A confidential database of suspected or convicted criminals and terrorists has surfaced on a dark web marketplace just a few weeks after a security researcher revealed that the database was left exposed online.
The database is being sold by two different vendors for 10 bitcoin (around $6,600) and 3.5 bitcoin (around $2,300). Motherboard was able to verify that at least one of the two listings appear to be legitimate.
The database, known as "World-Check," lists "heightened risk individuals and organizations" and it's sold by Thomson Reuters to governments, intelligence agencies, banks, law firms. The goal is to give customers a tool to screen people who might be involved in crimes such as money laundering, corruption, and even terrorism. Customers are granted access to the database only after vetting and agreeing to not publicize or disclose its content, and its data is culled from public sources.
"There's a lot of people looking for this stuff and it's a lot bigger than people realize."
World-Check has faced criticism, however. Journalists have discovered some entries labeled major charities, activists and mainstream religious institutions under "terrorism," despite facing no related charges. VICE News previously found some of that information came from right-wing blogs, rather than reputable news sources.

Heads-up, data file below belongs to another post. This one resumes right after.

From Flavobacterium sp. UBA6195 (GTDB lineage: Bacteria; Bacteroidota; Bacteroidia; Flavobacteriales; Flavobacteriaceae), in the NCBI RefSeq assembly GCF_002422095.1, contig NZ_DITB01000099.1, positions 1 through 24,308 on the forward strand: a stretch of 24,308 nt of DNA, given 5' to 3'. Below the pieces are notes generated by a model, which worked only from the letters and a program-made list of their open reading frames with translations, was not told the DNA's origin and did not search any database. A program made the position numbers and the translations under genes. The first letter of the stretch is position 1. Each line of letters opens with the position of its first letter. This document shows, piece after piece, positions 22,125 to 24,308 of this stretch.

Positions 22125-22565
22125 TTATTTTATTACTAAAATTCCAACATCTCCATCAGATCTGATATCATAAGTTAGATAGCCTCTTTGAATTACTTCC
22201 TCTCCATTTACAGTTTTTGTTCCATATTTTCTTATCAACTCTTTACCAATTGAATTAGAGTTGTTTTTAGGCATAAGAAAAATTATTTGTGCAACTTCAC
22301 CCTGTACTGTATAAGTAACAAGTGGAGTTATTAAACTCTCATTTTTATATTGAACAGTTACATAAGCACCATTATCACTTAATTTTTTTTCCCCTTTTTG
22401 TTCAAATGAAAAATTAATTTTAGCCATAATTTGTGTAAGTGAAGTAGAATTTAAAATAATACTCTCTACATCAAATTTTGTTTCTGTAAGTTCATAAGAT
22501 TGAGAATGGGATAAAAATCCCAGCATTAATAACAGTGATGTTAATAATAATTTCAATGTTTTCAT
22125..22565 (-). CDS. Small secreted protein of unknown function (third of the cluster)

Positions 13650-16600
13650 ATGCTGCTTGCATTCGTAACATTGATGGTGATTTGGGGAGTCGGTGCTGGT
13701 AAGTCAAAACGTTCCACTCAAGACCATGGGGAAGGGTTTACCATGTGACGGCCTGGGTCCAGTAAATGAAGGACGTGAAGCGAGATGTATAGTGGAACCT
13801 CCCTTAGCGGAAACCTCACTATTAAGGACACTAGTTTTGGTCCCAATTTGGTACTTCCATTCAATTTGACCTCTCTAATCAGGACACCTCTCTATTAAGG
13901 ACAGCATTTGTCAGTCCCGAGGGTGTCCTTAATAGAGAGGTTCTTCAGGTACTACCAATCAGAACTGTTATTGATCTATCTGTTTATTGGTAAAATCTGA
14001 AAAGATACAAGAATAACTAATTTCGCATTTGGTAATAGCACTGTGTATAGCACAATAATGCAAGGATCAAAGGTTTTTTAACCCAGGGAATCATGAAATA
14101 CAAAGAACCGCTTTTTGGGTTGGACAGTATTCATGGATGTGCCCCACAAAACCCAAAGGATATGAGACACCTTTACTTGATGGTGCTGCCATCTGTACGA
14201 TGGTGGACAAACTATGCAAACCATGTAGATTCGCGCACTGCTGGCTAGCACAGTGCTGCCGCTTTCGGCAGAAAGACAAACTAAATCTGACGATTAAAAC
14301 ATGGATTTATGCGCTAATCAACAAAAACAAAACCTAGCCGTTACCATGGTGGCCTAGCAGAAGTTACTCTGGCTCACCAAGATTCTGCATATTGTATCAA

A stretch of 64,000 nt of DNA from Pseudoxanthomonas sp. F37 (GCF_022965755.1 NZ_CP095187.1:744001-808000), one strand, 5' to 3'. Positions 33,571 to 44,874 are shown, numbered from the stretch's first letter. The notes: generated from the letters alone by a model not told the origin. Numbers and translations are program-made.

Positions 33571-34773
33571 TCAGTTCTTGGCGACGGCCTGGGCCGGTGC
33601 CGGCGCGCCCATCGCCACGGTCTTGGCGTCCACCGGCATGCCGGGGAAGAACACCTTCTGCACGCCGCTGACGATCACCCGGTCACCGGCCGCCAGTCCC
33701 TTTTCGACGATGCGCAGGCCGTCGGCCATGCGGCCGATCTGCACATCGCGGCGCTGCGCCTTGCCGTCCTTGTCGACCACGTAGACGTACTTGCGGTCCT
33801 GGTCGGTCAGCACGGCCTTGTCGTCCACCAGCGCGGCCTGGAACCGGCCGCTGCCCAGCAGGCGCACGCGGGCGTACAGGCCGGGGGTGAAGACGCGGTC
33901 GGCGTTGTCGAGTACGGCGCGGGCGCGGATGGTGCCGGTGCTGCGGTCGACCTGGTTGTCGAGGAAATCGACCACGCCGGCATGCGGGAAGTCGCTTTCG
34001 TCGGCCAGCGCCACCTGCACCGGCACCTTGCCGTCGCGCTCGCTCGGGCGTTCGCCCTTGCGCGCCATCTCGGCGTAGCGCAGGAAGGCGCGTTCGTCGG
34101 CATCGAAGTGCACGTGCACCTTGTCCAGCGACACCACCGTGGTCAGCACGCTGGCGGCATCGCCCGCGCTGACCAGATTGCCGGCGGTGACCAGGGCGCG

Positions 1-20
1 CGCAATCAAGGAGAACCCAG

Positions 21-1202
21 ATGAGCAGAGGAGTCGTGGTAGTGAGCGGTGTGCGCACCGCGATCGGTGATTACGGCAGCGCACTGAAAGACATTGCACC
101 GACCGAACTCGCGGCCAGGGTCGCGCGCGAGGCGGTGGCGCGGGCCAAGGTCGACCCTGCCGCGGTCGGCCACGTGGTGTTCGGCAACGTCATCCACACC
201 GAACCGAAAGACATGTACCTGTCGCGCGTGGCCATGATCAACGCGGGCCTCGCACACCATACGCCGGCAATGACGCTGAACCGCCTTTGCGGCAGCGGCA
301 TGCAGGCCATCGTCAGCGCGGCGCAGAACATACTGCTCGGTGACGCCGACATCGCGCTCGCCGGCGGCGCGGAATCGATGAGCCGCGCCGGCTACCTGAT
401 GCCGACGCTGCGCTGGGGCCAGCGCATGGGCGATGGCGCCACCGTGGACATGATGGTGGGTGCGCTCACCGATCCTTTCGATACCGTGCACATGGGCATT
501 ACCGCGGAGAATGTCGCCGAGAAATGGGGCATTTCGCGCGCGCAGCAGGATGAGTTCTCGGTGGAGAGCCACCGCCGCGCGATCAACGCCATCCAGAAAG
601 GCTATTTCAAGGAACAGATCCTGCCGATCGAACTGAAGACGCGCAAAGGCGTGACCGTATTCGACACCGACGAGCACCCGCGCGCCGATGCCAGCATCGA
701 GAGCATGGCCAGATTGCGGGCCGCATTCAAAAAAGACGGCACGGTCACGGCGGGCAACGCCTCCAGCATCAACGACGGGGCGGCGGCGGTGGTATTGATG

Last month, security researcher Chris Vickery found a copy of the database dated 2014, containing more than 2.2 million records. At the time, Thomson Reuters said the "outdated" database "had been exposed by a third party," whom later allegedly secured it with the help of the company.
Apparently, Vickery wasn't the only one to find it.
A vendor known as "Bestbuy" shared a few sample entries of the database, which corresponded to the ones in a copy Motherboard previously obtained. Apparently, he simply stumbled upon it.
"I have a dedicated server. It scans and sucks everything it can," Bestbuy said in an online chat. "That other guy made a post on reddit so I went to check. Found I already have it :D"
Bestbuy said he has already sold it to three buyers for 10 bitcoin each, which he defined as a "nice" return for "something that was lying around." He also added that he considered making a dedicated website allowing people to search through the database but has decided against it for now.
Vickery, who has developed a knack for finding databases left exposed online, said he wasn't surprised that Bestbuy, and potentially others, got their hands on the data, given that he has seen evidence that others are scanning the internet for open databases.
"There's a lot of people looking for this stuff and it's a lot bigger than people realize," Vickery told Motherboard.
We have reached out to the other seller advertising the data, but haven't heard back yet. In response to this new leak, a Thomson Reuters spokesperson said that the company "is engaging with the appropriate authorities and is continuing to make inquiries about these reports."
"Thomson Reuters takes the security of its global systems extremely seriously however does not discuss the actions it takes against any threats, actual or perceived, publicly," the spokesperson said in an emailed statement.
This new leak seems to confirm, once more, that data that's left insecure online will eventually be found—both by the good and the bad guys.
As Bestbuy put it, this "makes you think what other gems are there lol."
Joseph Cox contributed reporting and writing.
This story has been updated to include the statement from Thomson Reuters.